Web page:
Prolonged vasoconstriction of the coiled arteries results in a decreased blood flow to the superficial part of the endometrium lasting up to several hours. Secretion by the lands of the uterine mucosa ceases. Following about two ways of alternating vasoconstriction and vasodilation, the oiled arteries shut down, while blood flow is still mainlined in the basal vessels. Thus, the superficial region of the endometrium becomes highly ischemic (lack of blood in that area). After several hours, however, the constricted vessels open again for a short interval. The vessels that were deprived of oxygen near the surface rupture. Blood flow flows into the uterine lumen.
Ultimately, fragments of the endometrial tissue become detached from the surface, leaving the ruptured ends of the arteries, veins and glands open.
The deeper endometrial layer remains intact during menstruation, and even before vaginal discharge is complete, epithelial cells from the ends of the glands begin to move out. These rapidly generate a new surface ephithelium. The circulation is restored, and the follicular phase of the next cycle commences.
3.2 Menstrual Abnormalities
Extremely heavy flow, pain and cramps during the menstrual cycle is abnormal. These symptoms indicate toxicity and the need for a fast and general renovation of your lifestyle. A healthy individual should experience no pain during this time and a flow of short duration. Some Hygienists experience no flow at all and this is also considered normal. A sick individual could also experience absence of menstrual flow and this could be due to several reasons. Hormonal imbalances, extreme weakness and underweight (due to a state of toxicosis), trauma, etc., could result in cessation of menstruation. A fast and a change in lifestyle is in order in this case. After health has been restored, menstruation may or may not recommence. If it does, flow will be light and there should be no pain.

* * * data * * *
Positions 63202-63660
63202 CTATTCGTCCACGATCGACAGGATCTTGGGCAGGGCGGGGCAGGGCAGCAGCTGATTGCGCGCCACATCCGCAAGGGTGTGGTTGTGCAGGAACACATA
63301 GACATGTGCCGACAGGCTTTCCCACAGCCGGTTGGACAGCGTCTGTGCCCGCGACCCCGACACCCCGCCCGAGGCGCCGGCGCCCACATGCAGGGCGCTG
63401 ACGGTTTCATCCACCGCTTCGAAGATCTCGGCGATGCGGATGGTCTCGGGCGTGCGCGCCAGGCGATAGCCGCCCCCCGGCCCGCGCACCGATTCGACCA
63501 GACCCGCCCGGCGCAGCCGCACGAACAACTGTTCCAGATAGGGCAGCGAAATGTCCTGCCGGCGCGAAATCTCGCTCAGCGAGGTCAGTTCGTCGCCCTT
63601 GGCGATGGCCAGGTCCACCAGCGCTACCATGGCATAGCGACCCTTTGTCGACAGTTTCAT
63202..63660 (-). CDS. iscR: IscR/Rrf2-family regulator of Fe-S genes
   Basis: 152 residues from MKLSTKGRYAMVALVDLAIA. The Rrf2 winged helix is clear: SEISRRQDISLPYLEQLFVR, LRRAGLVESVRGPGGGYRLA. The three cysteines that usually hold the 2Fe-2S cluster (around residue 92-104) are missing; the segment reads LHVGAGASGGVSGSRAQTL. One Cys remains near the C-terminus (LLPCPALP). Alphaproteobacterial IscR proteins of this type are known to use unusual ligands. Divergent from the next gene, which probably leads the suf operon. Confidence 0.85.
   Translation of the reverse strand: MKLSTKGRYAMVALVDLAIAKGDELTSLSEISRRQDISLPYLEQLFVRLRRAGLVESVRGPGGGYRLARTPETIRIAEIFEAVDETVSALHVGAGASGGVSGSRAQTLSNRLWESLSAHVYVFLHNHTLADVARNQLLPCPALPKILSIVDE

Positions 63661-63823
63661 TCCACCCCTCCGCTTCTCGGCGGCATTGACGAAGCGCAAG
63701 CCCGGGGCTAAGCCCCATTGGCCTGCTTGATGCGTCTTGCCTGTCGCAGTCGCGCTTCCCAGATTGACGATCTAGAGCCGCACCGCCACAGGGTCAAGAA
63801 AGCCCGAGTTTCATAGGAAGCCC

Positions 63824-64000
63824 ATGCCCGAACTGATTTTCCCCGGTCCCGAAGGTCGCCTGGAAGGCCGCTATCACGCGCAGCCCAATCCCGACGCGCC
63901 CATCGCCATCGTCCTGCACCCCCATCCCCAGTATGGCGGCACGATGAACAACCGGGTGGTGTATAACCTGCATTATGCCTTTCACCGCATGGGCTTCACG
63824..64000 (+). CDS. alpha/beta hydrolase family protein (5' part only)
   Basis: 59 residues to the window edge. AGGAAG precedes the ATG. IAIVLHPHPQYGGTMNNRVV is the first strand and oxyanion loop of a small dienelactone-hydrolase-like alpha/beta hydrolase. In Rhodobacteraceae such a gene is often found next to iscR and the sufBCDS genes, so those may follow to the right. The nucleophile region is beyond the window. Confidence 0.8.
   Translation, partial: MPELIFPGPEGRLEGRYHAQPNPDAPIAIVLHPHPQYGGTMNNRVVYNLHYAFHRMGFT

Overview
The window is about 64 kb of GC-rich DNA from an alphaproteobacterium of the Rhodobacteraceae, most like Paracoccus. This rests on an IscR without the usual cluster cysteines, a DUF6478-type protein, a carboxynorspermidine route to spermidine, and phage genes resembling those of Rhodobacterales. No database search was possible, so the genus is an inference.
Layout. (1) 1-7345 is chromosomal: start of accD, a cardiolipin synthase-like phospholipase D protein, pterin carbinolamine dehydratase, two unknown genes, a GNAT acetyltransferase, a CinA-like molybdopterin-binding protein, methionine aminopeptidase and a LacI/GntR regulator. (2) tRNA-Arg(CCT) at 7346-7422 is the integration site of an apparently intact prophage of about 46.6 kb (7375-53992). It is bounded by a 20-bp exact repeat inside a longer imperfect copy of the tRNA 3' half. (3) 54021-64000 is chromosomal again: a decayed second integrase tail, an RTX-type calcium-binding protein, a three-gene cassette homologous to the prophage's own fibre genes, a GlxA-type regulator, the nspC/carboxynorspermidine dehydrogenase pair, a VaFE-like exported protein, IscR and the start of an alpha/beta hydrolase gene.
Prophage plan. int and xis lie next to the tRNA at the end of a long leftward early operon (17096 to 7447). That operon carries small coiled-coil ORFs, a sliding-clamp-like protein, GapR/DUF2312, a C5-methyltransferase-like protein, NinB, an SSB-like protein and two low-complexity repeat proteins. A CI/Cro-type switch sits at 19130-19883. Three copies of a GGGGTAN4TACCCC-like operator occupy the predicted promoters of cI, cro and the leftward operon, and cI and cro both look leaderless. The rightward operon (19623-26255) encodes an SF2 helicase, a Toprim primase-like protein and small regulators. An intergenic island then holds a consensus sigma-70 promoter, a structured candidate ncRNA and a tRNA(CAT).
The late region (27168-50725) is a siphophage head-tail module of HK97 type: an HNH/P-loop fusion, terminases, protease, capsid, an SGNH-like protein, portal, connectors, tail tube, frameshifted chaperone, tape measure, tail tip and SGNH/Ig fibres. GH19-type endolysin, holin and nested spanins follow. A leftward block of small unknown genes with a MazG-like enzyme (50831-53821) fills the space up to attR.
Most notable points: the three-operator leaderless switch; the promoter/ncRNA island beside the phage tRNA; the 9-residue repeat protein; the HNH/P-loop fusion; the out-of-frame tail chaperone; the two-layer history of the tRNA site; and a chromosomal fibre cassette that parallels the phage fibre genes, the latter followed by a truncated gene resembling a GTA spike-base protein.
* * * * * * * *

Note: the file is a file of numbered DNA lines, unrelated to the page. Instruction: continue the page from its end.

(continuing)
3.3 Premenstrual Tension
This condition occurs seven to ten days before menstruation and disappears a few hours after the onset of menstrual flow. It is characterized by nervousness, irritability, emotional instability, depression and may include headaches and edema. It seems to be related to fluctuations in estrogen and progesterone and to the fluid-retaining action of estrogen.
During some of his experiments with rats, Dr. Hans Seyle found that an excess of progesterone “acts very much like an excess of alcohol, ether and certain narcotics which tend to cause excitement followed by depression.”
Other studies show that during the menstrual cycle, changes occur in carbohydrate metabolism, in adrenal production of corticosteroids, and in other functions. You can not pinpoint it to any one thing as the whole body is involved. Hygienic practitioners have found that these symptoms often disappear following a few short fasts and an improved lifestyle.
- 1. Introduction
- 2. The Reproductive System
- 3. Menstruation
- 4. Vulvitis
- 5. Salpingitis
- 6. Menopause
- 7. Carcinomas
- 8. Oral Contraceptives
- 9. Hysterectomy
- 10. Male Infertility
- 11. Prostatic Enlargement
- 12. Abnormalities Of Pregnancy
- 13. Some Reasons For Abnormalities During Pregnancy
- 14. Questions & Answers
- Article #1: Sterility In Women By Herbert M. Shelton
- Article #2: Enlargement of The Prostate By Herbert M. Shelton
- Article #3: Ballerina Syndrome? Or Medical Ignorance?